In 1966, the National Football League merged with the rival American Football League. Then, in 1967, the winners of each league played in the first ‘AFL-NFL World Championship Game’. The NFL’s Green Bay Packers won the first two championship games, and the trophy was soon named after their legendary coach, Vince Lombardi. The championship game was renamed in 1969, and the Super Bowl was born.


In 1970, the NFL officially absorbed the AFL, creating one league with two conferences – the NFC and the AFC.Then, the Miami Dolphins won Super Bowl VII, finishing the 1972 season undefeated. This remains the NFL’s only perfect season, and it even gave birth to a legend. It was claimed that the ‘72 Dolphins popped champagne when the league’s last unbeaten team finally chalked up their first loss of the year, but coach Don Shula eventually admitted this was untrue.


The Steel Curtain was raised in the seventies, as the Pittsburgh Steelers won Super Bowls in 1975, 1976, 1979, 1980. These wins were thanks to Pittsburgh’s defense, featuring the intimidating figures of Joe Greene, Jack Ham, and Mel Blount, which slammed the gate shut on opponents.


San Francisco 49ers head coach Bill Walsh transformed the NFL with his West Coast offense. All-time greats Joe Montana and Jerry Rice thrived in the system. The 49ers were the NFL’s team of the decade and brought Super Bowls back to Candlestick Park in 1982, 1985, 1989, and 1990.


The Dallas Cowboys won three Super Bowls in four years (1993, 1994, and 1996) to become the team of the nineties, and their ‘Triplets’ – Troy Aikman, Emmitt Smith, and Michael Irvin – shredded opposing defenses on their way to the Cowboy’s Ring of Honor and the Pro Football Hall of Fame.


The Pittsburgh Steelers have long been at the forefront of championing diversity and inclusivity within the NFL. In previous years they became the first team to hire an African-American coach, the first to hire an African-American coordinator, the first to start an African-American quarterback, and had the league’sfirst African-American Super Bowl MVP. In response to the firing of high-profile African-American head coaches despite the numerous wins on their CVs, the NFL established the ‘Rooney Rule’ in 2003. Named after Pittsburgh’s owner, Dan Rooney, the rule means that teams have to interview at least one ethnic-minority candidate for head coaching and football operations positions. The Steelers then went on to hire their first African-American head coach in 2007, and Mike Tomlin eventually won Super Bowl XLIII.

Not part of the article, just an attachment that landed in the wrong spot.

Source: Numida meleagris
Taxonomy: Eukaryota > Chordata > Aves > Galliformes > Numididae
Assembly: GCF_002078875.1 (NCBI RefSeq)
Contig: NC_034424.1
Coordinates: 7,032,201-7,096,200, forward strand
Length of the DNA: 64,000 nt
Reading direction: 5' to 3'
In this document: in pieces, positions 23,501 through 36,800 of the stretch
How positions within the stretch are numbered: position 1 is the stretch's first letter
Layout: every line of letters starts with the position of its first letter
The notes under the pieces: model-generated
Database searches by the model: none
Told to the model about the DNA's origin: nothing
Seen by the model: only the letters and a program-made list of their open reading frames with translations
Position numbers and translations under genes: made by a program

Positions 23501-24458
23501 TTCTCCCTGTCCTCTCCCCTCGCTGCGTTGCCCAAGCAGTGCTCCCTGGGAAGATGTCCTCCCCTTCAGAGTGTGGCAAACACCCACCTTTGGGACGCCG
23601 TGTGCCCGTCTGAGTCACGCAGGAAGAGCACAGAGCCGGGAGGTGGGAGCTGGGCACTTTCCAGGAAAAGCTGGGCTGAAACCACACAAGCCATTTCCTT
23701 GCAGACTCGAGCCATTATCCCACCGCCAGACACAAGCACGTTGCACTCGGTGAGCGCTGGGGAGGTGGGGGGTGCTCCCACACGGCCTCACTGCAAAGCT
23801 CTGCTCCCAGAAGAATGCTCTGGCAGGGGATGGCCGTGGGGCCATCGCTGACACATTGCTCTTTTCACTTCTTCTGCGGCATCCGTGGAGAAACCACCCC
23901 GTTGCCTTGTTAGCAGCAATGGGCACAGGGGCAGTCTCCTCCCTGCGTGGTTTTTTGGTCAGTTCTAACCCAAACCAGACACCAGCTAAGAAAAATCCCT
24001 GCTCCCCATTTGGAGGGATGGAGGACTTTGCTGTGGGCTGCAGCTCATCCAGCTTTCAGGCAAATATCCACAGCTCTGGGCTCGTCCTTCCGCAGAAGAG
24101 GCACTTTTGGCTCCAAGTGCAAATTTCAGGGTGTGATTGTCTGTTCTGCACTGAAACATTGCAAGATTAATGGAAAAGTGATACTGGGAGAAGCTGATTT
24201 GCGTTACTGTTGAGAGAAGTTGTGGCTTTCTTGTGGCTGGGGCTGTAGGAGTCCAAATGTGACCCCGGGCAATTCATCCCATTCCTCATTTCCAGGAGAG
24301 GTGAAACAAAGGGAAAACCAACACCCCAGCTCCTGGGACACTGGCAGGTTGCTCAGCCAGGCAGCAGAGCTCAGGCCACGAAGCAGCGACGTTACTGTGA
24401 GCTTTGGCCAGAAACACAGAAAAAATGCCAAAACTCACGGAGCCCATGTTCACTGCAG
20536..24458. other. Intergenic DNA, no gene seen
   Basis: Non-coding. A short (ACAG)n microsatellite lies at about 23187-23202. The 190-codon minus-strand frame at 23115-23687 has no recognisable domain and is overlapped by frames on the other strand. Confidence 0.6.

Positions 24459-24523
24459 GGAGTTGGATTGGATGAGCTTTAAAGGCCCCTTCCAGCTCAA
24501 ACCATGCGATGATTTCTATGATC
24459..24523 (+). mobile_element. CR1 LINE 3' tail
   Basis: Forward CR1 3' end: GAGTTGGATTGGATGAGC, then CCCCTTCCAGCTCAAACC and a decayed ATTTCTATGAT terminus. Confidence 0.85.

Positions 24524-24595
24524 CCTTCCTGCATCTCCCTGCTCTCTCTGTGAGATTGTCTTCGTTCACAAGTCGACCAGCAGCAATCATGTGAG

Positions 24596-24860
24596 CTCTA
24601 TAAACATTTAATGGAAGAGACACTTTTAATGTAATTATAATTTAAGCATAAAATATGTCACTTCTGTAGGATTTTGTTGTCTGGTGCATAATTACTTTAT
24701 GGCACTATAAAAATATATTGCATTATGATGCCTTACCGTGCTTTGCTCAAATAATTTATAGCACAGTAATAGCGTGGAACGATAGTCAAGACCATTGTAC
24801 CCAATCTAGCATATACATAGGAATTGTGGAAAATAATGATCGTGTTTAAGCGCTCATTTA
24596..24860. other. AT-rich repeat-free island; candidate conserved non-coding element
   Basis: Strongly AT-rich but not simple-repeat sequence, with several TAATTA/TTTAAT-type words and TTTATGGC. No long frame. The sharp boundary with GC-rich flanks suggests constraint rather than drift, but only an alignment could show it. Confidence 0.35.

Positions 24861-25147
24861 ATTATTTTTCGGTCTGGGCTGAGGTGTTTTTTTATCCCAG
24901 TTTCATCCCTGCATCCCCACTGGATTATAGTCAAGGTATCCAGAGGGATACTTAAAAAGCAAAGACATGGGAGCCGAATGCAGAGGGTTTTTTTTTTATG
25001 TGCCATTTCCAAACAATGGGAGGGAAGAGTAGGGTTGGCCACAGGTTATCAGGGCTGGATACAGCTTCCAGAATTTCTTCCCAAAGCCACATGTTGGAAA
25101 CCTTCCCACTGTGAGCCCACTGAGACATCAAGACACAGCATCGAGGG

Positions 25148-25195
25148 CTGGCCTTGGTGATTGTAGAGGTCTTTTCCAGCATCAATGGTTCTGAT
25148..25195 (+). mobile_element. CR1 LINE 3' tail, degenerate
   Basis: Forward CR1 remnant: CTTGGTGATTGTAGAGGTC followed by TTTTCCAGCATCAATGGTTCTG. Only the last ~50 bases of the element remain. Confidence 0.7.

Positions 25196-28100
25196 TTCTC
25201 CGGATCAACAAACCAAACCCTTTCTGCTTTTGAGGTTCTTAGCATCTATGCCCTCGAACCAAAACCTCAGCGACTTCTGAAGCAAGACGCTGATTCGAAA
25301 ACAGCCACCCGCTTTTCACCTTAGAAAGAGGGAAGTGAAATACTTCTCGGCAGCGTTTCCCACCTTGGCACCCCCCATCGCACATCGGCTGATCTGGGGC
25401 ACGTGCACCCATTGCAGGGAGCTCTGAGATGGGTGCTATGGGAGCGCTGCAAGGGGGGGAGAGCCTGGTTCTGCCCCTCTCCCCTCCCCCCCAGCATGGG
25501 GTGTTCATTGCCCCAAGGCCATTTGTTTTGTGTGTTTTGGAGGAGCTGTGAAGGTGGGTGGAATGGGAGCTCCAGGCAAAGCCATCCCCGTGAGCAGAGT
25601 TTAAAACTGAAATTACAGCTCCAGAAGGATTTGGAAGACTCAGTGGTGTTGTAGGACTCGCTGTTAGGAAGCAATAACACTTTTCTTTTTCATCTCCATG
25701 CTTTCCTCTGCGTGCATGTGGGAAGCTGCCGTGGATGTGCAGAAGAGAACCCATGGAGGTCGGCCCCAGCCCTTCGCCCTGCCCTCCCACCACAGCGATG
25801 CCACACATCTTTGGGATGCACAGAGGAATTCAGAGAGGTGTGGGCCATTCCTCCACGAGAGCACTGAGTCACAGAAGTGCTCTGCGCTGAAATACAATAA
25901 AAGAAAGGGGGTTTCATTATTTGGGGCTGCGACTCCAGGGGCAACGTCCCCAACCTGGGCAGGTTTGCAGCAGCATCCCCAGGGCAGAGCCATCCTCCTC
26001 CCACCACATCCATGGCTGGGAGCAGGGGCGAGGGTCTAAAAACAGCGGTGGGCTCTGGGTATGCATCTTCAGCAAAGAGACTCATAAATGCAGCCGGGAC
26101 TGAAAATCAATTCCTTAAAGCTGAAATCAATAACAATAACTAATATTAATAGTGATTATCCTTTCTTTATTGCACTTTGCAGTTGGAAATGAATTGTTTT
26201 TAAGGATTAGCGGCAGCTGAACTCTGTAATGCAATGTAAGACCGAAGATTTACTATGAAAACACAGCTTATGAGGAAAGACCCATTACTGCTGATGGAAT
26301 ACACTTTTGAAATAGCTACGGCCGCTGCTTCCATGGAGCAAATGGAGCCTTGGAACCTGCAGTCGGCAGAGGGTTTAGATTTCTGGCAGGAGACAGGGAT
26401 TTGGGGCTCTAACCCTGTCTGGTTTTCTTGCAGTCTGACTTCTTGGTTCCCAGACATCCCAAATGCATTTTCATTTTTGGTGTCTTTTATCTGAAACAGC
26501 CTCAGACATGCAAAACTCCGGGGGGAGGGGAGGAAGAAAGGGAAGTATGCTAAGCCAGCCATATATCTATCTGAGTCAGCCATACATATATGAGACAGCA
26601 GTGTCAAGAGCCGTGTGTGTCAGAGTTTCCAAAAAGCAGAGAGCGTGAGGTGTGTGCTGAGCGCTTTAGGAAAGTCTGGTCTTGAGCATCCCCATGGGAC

In 2016, Colin Kaepernick began kneeling during the national anthem to protest against police brutality and racial injustice. The then-49er was both praised and criticised for his actions, but he soon found himself out of the NFL. Kaepernick later became an important figure in the Black Lives Matter protests of 2020, and inspired many other athletes, in various sports leagues across the world, to begin taking the knee before games.


On the field, the two decades belonged to the New England Patriots. Under coach Bill Belichick, winning simply became routine. In 20 years, they appeared in nine Super Bowls and won six, although the Patriots weren’t without their controversies. In 2014, New England’s quarterback, Tom Brady, was accused of having the balls used in that year’s AFC Championship Game against the Indianapolis Colts deflated. Brady was eventually suspended for the first four games of the 2016 season. However, it was business as usual in New England that year, as they went on to win Super Bowl LI.